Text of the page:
Opinion: How business credit cards work for you | Premier

Key takeaways

• Business credit cards add value, from more spending power and quick access to funds, to rebates and rewards.

• The “float” period between credit card purchase and paying the statement balance can provide fund access flexibility.

• Tap into benefits like increased administrative features, fraud protection and building your business’ credit score.

What to know

Whether you’re just starting out or you are an experienced business owner, you’ve likely needed business financing to support your operations. Expenses can range from technology and equipment to staffing and inventory purchases — and everything in between. Having dependable and efficient financing can help offset the larger costs for new business owners, and the ongoing operational needs for established businesses.

Credit cards are integral

With the help of a point-of-purchase tool like a business credit card, owners can quickly access funds for day-to-day costs and manage payments. Before selecting a credit card, it’s important to review the card’s features, including credit limit, rate, use limitation, annual fees and rewards. Most business credit cards offer higher credit limits than personal cards, giving you more spending power. Additionally, business cards aren’t connected to your personal credit line, so you can make larger purchases without the worry of impacting your credit utilization ratio.

Many commercial cards do not have an annual fee, and most offer cash rebates as rewards. It’s important to take the time to consider what reward program would benefit your business the most. For example, if you’d like to maximize overall spending, select a card that allows you to earn a flat cash back percentage of total purchases. If you need more spending power, there are also consortium programs that leverage the purchasing of a group of businesses, providing the necessary scale to receive higher rebates.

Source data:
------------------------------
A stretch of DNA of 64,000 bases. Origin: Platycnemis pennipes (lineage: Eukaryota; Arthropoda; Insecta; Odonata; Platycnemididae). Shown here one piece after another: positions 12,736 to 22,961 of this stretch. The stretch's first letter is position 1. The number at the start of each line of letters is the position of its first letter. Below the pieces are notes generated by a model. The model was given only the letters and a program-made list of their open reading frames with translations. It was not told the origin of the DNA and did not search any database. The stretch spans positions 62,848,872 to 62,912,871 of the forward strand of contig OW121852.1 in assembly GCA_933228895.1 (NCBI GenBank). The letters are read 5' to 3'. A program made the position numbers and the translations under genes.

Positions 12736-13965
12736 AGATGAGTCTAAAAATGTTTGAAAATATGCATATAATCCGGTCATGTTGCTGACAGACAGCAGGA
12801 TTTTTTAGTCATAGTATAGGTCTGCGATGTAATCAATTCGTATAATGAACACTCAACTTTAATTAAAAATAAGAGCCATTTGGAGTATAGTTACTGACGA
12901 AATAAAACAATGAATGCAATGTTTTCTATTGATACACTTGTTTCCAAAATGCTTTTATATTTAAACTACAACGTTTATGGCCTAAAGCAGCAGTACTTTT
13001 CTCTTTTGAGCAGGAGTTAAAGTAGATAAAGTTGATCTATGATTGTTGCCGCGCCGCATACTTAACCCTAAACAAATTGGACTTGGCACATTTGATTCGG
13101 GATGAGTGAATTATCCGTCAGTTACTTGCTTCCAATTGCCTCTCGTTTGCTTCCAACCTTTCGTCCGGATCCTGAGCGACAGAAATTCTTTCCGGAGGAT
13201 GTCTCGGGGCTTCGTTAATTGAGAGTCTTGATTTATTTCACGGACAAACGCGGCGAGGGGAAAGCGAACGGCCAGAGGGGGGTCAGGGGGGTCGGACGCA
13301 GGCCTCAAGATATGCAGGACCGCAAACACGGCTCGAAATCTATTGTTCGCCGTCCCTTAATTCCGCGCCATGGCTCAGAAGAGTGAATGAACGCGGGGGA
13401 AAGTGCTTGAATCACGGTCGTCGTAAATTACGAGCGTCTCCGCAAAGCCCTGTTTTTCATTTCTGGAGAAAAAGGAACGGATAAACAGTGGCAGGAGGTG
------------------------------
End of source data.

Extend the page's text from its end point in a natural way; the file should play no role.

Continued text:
Managing float

Business credit cards provide you with a tool to make business purchases immediately, without needing to dip into cash reserves right away. The credit card float period, or the time between billing cycles that doesn’t incur any charges or interest, can also be a helpful tool when balancing your income and expenses. By paying your balance before the due date, you’ll avoid paying interest.

If your payment is late, interest will accrue on the date of the first purchase in the billing cycle, not on the due date of the payment. It’s important to note that you can only utilize the float period if your balance is paid off every billing cycle. If you have an outstanding balance, you’ll be charged interest and fees as usual.

Fraud prevention

Actions like allowing employees access to personal debit or credit cards and personal account logins create risks that are eliminated with a commercial card program. And, if fraud does occur, commercial cards may have protection that can cover losses. It’s also important to note that debit card fraud immediately impacts available cash, which further demonstrates the value of using credit for business purchases.

Commercial cards allow many users within the program to view their specific purchases, while also allowing office managers and other administrators the ability to manage the program without impacting the owner’s individual credit. In addition to covering losses, some cards have additional security features that can be implemented to protect your business, like requiring the cardholder to provide a password to verify their identity.

Maintaining boundaries

With each business purchase, an owner’s personal credit score and debt-to-income ratio may be adversely impacted. These two items are both key aspects of personal finance and are reviewed and considered when securing a variety of loans, including mortgages and auto.

There is also the potential to confuse finances by inadvertently intermingling personal expenses with business expenses, which can lead to challenges in properly allocating those expenses for accounting and tax purposes. Unlike personal cards, business credit cards can help you build your business’ credit score. A strong business credit score makes it easier to qualify for business loans and you’ll receive better loans terms.

Adam McDiarmid is president, Small & Medium Business Group at UMB Bank.


Leave a Comment